- Adjacent institutional anchors: Penn and Drexel campuses are located within a 2.5-mile radius of the corridor and are home to around 46,000 and 28,000 employees respectively, making 52nd Street proximate to an innovation district. In addition, 52nd Street is one of Southeastern Pennsylvania Transit Authority’s (SEPTA) busiest elevated train stations, where about 6,500 people board on an average weekday.
Our analysis also shows that unlocking these assets for equitable growth requires focused attention on several market levers.
- Minority business landscape: While 74% of the area’s population is Black, estimates suggest that only 41% of total businesses along the corridor are Black-owned. In addition, many businesses occupying street-level storefronts could be classified as “microenterprises.” Creating opportunities for minority-owned retail and service businesses on the corridor to own property, scale retail concepts and tap into the procurement power of West Philadelphia’s concentration of eds and meds is an inclusive growth opportunity.
- Ownership Outlook: As Della Clark often says, “Without site control, you just have an opinion.” Yet four out of ten building owners have mailing addresses outside the city of Philadelphia, and only 36% of housing units in a 10-minute walking radius are owner-occupied. Local owners who are vested and impacted by community vision are key to the health of the corridor.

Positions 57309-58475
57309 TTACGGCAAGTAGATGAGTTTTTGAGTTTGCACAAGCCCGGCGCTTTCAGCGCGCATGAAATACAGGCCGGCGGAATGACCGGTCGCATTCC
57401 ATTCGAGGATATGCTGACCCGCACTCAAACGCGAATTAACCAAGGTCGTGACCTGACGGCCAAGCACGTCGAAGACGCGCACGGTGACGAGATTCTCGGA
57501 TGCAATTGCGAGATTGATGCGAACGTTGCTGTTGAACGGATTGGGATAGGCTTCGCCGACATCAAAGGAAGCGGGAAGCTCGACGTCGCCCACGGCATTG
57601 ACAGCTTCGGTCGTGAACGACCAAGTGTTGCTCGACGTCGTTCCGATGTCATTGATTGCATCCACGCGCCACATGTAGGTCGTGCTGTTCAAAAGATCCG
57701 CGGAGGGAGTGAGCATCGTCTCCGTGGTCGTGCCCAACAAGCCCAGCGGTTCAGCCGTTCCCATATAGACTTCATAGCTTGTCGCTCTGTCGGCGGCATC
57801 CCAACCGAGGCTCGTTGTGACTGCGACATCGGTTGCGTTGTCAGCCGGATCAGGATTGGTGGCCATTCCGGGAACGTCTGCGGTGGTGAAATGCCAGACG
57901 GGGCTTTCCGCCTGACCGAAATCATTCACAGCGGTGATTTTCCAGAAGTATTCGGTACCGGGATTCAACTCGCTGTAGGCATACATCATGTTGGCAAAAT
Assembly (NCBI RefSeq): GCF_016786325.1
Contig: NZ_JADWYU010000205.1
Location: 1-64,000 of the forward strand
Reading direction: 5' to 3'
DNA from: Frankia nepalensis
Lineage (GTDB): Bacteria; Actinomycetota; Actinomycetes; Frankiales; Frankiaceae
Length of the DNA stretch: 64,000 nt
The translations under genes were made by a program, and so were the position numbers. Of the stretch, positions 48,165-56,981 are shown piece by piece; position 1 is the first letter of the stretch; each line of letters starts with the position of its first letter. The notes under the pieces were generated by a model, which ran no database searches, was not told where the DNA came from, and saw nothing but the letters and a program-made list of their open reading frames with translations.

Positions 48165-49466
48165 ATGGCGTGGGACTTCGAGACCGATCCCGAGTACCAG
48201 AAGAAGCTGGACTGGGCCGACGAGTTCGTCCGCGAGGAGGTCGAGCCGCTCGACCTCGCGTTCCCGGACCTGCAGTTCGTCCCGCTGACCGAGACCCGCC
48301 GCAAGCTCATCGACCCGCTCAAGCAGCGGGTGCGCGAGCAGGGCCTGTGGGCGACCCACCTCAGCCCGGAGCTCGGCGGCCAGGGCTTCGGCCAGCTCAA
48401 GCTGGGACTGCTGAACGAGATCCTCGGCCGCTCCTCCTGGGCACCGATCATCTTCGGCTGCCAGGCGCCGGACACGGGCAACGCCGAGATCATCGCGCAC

- Investor Purchases: Over the past five years, new investors have significantly increased their presence as building owners in the corridor. Currently, 16 investors control 40% of the buildings in the 52nd Street area. Most of the buildings that investors purchased were acquired after 2016, with transaction price peaking in 2018 and transaction occurrence peaking in 2020. These trends must be disrupted as quickly as possible to ensure that development is not hindered by potentially speculative investors.
- Building Renovation: Ownership, of course, is just part of the equation. Our analysis uncovered that 25% of the building stock was “below average,” and more than half of the structures on the corridor were “average.” Funding for acquisition and renovation must be combined.
The Enterprise Center’s Plan of Action
Over the past two years, The Enterprise Center has responded to the market conditions described above with a three-part strategy:
- Acquiring and renovating key properties: TEC is focused on acquiring key properties along 52nd Street. Through Transformative Real Estate projects, TEC is generating paths for local, Black business owners and community-serving retail and service businesses that support broader community development goals. In addition, these projects counteract parasitic investment while incubating and preserving tenancy through graduated rents and lease-to-own structures. Currently, TEC is building a permanent office location on the corridor at 277 S. 52nd St.